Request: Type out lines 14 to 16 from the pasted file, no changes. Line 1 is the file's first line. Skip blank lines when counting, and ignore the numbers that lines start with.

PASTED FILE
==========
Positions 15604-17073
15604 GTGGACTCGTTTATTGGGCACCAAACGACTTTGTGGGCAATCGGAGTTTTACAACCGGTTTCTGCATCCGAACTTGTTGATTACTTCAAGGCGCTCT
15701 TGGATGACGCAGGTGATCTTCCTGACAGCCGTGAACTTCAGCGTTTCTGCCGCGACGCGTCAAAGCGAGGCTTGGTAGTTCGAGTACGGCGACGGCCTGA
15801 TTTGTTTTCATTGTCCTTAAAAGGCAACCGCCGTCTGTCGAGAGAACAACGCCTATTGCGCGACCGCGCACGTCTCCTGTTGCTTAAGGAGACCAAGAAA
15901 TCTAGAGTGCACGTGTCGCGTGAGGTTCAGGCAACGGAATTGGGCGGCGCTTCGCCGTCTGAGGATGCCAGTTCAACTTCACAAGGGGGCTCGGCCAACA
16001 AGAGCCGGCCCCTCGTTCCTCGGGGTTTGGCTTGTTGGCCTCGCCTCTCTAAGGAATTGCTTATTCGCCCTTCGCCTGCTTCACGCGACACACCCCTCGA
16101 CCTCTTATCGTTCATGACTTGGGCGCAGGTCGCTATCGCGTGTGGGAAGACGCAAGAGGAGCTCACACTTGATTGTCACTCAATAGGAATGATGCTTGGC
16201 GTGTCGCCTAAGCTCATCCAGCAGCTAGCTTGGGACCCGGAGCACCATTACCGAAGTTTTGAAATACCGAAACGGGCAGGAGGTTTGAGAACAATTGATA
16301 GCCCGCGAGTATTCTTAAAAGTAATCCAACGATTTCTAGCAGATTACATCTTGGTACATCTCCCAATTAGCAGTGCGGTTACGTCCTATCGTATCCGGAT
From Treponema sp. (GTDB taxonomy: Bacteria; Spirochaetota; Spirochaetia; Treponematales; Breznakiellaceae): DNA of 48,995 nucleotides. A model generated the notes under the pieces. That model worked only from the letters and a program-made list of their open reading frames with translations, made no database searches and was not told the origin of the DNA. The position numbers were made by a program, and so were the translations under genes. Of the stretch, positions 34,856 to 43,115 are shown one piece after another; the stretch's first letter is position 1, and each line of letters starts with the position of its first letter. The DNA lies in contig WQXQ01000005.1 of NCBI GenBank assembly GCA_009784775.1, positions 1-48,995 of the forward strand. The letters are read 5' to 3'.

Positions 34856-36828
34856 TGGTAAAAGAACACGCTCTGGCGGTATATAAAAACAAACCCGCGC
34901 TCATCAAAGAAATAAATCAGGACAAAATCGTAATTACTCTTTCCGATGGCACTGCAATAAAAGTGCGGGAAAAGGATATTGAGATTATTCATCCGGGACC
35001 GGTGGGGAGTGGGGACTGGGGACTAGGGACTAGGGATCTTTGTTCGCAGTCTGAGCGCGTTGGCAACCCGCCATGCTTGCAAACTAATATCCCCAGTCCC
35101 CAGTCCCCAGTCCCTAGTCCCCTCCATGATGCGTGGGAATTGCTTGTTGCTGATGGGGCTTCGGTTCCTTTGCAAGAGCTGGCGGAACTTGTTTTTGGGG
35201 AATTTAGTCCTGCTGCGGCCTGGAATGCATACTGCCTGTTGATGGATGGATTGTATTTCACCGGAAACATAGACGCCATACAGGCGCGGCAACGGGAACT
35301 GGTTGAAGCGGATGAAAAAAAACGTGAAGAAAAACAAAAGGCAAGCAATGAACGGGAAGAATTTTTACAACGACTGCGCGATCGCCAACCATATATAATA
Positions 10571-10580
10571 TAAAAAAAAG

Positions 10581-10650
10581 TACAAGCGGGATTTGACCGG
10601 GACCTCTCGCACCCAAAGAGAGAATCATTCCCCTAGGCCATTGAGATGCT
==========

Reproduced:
35001 GGTGGGGAGTGGGGACTGGGGACTAGGGACTAGGGATCTTTGTTCGCAGTCTGAGCGCGTTGGCAACCCGCCATGCTTGCAAACTAATATCCCCAGTCCC
35101 CAGTCCCCAGTCCCTAGTCCCCTCCATGATGCGTGGGAATTGCTTGTTGCTGATGGGGCTTCGGTTCCTTTGCAAGAGCTGGCGGAACTTGTTTTTGGGG
35201 AATTTAGTCCTGCTGCGGCCTGGAATGCATACTGCCTGTTGATGGATGGATTGTATTTCACCGGAAACATAGACGCCATACAGGCGCGGCAACGGGAACT